The SubBytes stage of a Rijndael round is simply the use of an S-Box and the Rijndael S-Box is shown below. This step adds confusion as per the Shannon model.
Thus, the 4×4 block (known as a state) is systematically substituted for its replacement byte from the table above and that concludes part 1.
The shift rows step is similarly straightforward. The 4×4 state which is produced is now passed to this stage which does the following to it.
- Row 0 (top row) remains unchanged
- Row 1 (next row down) is shifted to the left by one block
- Row 2 (next row down) is shifted to the left by two blocks
- Row 3 (next row down) is shifted to the left by three blocks
Therefore, at the conclusion of this stage, the state is now further obfuscated from the original.
The state produced after the ShiftRows stage is thus passed to the MixColumns stage. In this step, each column is matrix multiplied with a 4×4 circulant (a special type of square matrix in which all row vectors are composed of the same elements and each row vector is rotated one element to the right relative to the preceding row vector) matrix. I don’t propose to go too far into the linear algebra of this step but let’s just suffice it to say that the translation taking place at this stage is limited to remain within a Galois field.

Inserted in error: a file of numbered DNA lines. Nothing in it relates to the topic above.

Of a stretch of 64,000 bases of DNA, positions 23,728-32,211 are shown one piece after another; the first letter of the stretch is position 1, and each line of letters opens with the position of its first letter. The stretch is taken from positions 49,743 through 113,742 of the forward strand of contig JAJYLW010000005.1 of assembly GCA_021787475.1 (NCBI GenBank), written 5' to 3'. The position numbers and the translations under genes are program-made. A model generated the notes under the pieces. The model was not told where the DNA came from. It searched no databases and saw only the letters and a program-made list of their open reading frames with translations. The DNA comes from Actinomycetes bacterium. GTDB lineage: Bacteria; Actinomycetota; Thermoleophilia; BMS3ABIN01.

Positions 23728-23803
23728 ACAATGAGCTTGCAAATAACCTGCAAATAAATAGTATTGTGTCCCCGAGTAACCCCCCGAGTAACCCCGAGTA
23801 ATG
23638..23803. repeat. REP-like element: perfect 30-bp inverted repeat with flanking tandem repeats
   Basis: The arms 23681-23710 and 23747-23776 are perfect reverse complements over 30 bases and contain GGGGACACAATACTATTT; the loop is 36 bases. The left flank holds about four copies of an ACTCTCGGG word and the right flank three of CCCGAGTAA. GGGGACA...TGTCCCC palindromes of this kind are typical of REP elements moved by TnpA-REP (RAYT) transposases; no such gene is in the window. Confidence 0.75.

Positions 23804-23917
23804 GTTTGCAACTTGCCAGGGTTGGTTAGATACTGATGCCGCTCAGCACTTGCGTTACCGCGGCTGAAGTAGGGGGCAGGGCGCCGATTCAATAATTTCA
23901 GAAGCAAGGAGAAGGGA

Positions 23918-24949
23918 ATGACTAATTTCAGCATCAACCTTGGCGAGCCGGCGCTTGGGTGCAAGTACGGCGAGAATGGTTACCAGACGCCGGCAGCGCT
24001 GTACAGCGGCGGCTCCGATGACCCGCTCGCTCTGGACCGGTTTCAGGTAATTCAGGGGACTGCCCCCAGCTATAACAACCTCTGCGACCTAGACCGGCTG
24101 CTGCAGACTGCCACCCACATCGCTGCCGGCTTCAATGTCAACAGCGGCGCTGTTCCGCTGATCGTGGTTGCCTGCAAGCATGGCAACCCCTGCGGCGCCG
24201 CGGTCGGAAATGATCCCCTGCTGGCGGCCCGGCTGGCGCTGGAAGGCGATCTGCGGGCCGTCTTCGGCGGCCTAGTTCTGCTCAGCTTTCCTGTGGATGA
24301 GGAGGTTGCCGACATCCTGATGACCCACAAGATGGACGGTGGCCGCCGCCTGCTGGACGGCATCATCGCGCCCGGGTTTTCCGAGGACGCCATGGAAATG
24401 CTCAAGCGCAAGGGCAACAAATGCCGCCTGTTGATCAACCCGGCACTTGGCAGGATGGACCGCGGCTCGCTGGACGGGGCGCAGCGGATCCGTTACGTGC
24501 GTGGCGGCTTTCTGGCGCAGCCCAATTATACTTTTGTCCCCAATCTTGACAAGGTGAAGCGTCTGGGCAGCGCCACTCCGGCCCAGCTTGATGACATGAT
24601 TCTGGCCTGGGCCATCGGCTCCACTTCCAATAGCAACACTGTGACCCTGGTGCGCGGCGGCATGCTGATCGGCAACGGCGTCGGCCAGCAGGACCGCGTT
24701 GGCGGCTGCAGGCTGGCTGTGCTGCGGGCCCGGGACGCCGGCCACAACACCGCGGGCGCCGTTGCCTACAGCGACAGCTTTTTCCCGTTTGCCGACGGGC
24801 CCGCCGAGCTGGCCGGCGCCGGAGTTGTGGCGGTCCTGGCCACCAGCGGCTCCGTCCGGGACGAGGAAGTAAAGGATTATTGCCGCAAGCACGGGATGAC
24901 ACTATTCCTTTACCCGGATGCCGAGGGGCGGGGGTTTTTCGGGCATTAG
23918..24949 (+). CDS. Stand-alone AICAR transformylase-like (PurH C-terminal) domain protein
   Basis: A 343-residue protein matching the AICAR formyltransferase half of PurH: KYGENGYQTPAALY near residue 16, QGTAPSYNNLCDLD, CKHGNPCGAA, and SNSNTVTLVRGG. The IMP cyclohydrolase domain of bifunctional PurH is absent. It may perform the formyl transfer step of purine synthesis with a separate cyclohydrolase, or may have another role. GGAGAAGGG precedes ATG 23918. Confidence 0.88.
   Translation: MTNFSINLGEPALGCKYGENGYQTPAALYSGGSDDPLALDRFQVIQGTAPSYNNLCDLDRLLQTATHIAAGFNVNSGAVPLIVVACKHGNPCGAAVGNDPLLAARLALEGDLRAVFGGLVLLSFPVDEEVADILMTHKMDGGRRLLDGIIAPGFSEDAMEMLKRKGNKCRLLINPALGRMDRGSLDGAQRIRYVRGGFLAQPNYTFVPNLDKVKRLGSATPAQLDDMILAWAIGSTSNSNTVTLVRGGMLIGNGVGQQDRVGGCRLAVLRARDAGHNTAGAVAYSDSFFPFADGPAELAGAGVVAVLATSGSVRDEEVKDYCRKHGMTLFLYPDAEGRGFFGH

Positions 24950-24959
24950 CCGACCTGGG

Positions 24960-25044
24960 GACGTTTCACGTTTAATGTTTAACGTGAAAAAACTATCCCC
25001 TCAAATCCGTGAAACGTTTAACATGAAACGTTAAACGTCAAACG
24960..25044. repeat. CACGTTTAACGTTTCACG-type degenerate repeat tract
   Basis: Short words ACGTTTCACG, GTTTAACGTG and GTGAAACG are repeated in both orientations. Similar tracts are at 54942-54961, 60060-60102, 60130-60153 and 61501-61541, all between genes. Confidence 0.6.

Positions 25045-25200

So, the preceding two steps afford the translation with its diffusion as per the Shannon model. Also note that this step is not competed during the final round as it would not add value to the encrypted output at that stage.
The final stage is the AddRoundKey stage. In this stage the state is effectively XORed with the round key which is a derived sub key which is generated using a separate algorithm applied to the initial main key.
AES Rijndael (Overview)
So to conclude, examining the entire process in its entirety we have the following:
- Initial plaintext block input
- Block is XORed with the initial main key
- Round 1 begins
- R1 SubBytes
- R1 ShiftRows
- R1 MixColumns
- R1 Round key XORed
- Round 2 begins
- (Rounds repeat until penultimate round concludes)
- Final Round SubBytes
- Final Round ShiftRows
- Final Round key XORed
- Ciphertext block complete
To conclude we can summarise that symmetric key algorithms are some of the most robust, secure and widely used algorithms in the cryptography toolbox. Their strengths include convenience and speed and they are used primarily for block encryption of data at rest such as files, directories, volumes and even full disk drives as well as for data in motion such as flow data in transit as streams on browsers for example. The original DES algorithm, although eventually overtaken by technological progress gave rise to a number of extremely secure algorithms one of which is now known as the Advanced Encryption Standard AES.